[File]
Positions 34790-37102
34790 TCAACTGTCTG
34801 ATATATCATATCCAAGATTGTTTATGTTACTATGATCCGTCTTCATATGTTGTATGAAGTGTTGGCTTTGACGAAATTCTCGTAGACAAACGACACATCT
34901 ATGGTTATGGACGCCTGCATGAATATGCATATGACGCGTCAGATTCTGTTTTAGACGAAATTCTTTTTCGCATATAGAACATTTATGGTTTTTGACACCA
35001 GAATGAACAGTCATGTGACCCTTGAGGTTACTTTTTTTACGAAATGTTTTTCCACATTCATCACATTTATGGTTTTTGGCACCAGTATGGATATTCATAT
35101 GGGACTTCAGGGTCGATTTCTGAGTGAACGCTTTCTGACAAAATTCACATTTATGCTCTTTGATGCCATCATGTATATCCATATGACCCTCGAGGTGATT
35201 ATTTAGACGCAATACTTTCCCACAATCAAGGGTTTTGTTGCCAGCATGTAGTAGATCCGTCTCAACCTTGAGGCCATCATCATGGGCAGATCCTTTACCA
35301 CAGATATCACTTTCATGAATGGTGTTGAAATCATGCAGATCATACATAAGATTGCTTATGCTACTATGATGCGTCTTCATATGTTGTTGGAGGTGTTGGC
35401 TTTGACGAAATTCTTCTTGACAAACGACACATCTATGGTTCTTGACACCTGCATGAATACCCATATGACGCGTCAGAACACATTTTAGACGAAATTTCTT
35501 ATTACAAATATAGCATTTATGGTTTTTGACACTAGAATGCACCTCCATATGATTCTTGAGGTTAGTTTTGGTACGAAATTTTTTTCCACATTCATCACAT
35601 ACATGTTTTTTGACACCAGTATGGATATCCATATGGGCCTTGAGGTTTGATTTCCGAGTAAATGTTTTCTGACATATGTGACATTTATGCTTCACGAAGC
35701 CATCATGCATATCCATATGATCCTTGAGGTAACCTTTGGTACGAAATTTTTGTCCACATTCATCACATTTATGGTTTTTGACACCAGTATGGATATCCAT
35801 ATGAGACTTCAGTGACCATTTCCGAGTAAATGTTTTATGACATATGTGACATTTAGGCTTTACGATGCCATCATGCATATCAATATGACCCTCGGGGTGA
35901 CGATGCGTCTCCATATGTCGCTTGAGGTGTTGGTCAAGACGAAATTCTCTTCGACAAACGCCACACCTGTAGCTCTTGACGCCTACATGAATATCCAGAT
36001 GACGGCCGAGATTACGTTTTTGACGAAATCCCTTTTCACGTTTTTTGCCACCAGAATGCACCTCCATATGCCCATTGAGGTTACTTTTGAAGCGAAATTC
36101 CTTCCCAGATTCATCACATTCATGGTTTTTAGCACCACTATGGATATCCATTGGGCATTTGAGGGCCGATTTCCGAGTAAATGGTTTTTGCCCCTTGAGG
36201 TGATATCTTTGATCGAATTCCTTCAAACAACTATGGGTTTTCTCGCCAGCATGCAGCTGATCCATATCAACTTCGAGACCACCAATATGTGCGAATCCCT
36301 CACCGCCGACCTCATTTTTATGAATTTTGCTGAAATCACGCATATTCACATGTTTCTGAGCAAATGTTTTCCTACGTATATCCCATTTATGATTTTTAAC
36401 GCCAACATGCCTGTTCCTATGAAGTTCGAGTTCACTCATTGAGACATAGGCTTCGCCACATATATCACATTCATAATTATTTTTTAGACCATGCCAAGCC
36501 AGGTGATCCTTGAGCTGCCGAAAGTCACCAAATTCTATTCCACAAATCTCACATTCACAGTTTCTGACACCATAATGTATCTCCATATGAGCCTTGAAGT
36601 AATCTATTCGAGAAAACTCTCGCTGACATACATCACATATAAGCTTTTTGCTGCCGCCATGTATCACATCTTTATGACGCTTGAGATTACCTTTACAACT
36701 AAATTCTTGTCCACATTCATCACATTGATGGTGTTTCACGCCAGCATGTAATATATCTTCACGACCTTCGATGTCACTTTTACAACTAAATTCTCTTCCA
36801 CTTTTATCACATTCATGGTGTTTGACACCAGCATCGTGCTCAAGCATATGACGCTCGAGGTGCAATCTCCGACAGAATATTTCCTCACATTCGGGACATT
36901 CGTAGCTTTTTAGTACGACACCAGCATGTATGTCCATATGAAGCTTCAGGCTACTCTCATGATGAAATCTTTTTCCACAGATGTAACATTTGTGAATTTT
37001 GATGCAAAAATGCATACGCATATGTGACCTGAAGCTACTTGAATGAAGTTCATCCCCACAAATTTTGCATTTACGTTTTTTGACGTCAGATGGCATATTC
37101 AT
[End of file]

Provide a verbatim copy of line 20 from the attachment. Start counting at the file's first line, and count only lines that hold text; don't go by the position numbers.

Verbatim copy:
36501 AGGTGATCCTTGAGCTGCCGAAAGTCACCAAATTCTATTCCACAAATCTCACATTCACAGTTTCTGACACCATAATGTATCTCCATATGAGCCTTGAAGT